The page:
“Now I lay me down to sleep….” many of us were raised on this prayer, myself included. When my boys were little, I taught them a modernized version that didn’t have the scary phrase “if I should die before I wake.” Beyond this bedtime prayer, I hadn’t really given any thought to teaching them about prayer. My mother had always said that prayer was simply having a conversations with your friend, Jesus. (The best thing she ever taught me.) But I had never shared that with my children. That all changed when my oldest was seven.
The area of my son’s aorta where they had previously done a bypass had started to weaken and narrow. He needed an angioplasty. The cardiologist was going to insert a catheter in his groin send it up into his heart and balloon open the narrowed area. We always knew this was a possibility. We had prayed that it wouldn’t be necessary.
I began doing what many mom’s would do. I started praying. I prayed for my son, the doctors, the nurses etc. I recruited others to pray. I thought I was doing everything I should be doing. Then God started to nudge me. I kept hearing, “Teach him how to pray.” I had no idea what to do with those words. How and what was I supposed to teach my son about prayer? What more could a seven-year old understand? I was uncomfortable. I didn’t know where to start. Days went by. I kept asking God, “What am I supposed to say to him?” Even though I didn’t know what to say, the need to talk to my son about prayer kept growing within me.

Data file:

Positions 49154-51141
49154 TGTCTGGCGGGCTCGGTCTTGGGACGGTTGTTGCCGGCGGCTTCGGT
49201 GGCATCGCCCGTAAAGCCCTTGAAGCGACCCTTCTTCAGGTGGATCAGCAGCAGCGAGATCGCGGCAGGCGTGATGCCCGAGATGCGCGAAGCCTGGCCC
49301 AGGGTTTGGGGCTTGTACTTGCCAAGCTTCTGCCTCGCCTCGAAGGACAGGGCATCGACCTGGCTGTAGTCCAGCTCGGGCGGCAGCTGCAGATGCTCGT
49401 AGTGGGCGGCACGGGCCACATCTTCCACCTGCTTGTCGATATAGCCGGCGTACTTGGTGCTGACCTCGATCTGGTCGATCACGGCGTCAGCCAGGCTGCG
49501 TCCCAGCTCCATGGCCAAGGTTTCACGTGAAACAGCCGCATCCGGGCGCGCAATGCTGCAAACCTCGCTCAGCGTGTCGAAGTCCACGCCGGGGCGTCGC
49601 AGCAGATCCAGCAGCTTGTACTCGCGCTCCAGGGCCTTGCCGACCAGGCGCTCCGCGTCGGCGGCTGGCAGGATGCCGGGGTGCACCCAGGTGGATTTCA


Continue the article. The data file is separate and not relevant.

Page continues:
I finally went into his room and started a conversation. I asked him if he was scared about the procedure. He responded, “No.” Then I thought, “Of course not, he doesn’t fully understand what is going to happen.” So I asked him what he does when he gets scared. He, of course, said, “Come to you and Dad.” Our conversation continued:
“What if Mom or Dad isn’t there?”
“I don’t know.”
“You can pray.”
“You know that Jesus never leaves you. He’s always with you.”
“You can pray and ask Jesus to keep you safe.”
By the time we were done, I think he had a vague idea of what I was trying to convey. On the day of the procedure, there was lots of family there for support. We all walked alongside his gurney as they rolled him to the procedure room. Curt and I were able to go into the room with him. When it was time for us to leave him, he gave me that “look.” Mom’s, you know this look. It is the look of fear. It’s the look that says don’t leave me. My heart broke. I looked at him and said, “You know what to do?” He nodded and said, “Pray.” I choked up a little smile, nodded and left.
As I left the room, I started telling God that He better not let me down. This little boy should not have to be in this situation and shouldn’t be afraid. (I may have some trust issues.)
The next day I asked him if he was scared during the procedure. He smirked and said, “No, Jesus was with me the whole time.”
I was so thankful to God and thankful I listened to the nudge and taught him how to handle a scary time. It’s so easy to ignore those nudges from God when they are difficult. And, it’s easy to underestimate what children can do and comprehend. God and my son taught me a valuable lesson. What lessons have you learned lately? What have your children taught you? Share your thoughts.